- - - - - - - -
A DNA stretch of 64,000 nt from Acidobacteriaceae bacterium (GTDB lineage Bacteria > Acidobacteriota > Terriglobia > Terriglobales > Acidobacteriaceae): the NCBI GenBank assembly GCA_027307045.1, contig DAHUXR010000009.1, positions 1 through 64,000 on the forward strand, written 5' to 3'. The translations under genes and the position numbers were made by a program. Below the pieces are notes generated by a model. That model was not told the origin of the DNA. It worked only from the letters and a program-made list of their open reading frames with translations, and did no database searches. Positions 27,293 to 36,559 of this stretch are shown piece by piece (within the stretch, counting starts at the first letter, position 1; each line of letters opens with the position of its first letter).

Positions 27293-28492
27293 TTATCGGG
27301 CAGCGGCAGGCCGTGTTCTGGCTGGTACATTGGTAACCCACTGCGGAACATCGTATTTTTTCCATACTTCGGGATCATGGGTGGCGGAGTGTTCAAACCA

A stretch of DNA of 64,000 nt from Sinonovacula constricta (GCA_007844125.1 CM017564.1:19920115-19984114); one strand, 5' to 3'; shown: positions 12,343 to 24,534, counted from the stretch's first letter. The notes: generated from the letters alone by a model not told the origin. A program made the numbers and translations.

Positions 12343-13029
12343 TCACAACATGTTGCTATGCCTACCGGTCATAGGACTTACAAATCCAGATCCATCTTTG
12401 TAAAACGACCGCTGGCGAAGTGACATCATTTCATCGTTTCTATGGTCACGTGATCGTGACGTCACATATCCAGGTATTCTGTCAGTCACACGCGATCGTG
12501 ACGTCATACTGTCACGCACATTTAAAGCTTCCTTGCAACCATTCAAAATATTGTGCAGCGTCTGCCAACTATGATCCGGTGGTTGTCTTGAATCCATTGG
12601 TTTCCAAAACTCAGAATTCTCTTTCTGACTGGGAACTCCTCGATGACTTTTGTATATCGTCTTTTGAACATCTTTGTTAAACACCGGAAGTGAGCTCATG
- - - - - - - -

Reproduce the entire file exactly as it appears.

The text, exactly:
A DNA stretch of 64,000 nt from Acidobacteriaceae bacterium (GTDB lineage Bacteria > Acidobacteriota > Terriglobia > Terriglobales > Acidobacteriaceae): the NCBI GenBank assembly GCA_027307045.1, contig DAHUXR010000009.1, positions 1 through 64,000 on the forward strand, written 5' to 3'. The translations under genes and the position numbers were made by a program. Below the pieces are notes generated by a model. That model was not told the origin of the DNA. It worked only from the letters and a program-made list of their open reading frames with translations, and did no database searches. Positions 27,293 to 36,559 of this stretch are shown piece by piece (within the stretch, counting starts at the first letter, position 1; each line of letters opens with the position of its first letter).

Positions 27293-28492
27293 TTATCGGG
27301 CAGCGGCAGGCCGTGTTCTGGCTGGTACATTGGTAACCCACTGCGGAACATCGTATTTTTTCCATACTTCGGGATCATGGGTGGCGGAGTGTTCAAACCA

A stretch of DNA of 64,000 nt from Sinonovacula constricta (GCA_007844125.1 CM017564.1:19920115-19984114); one strand, 5' to 3'; shown: positions 12,343 to 24,534, counted from the stretch's first letter. The notes: generated from the letters alone by a model not told the origin. A program made the numbers and translations.

Positions 12343-13029
12343 TCACAACATGTTGCTATGCCTACCGGTCATAGGACTTACAAATCCAGATCCATCTTTG
12401 TAAAACGACCGCTGGCGAAGTGACATCATTTCATCGTTTCTATGGTCACGTGATCGTGACGTCACATATCCAGGTATTCTGTCAGTCACACGCGATCGTG
12501 ACGTCATACTGTCACGCACATTTAAAGCTTCCTTGCAACCATTCAAAATATTGTGCAGCGTCTGCCAACTATGATCCGGTGGTTGTCTTGAATCCATTGG
12601 TTTCCAAAACTCAGAATTCTCTTTCTGACTGGGAACTCCTCGATGACTTTTGTATATCGTCTTTTGAACATCTTTGTTAAACACCGGAAGTGAGCTCATG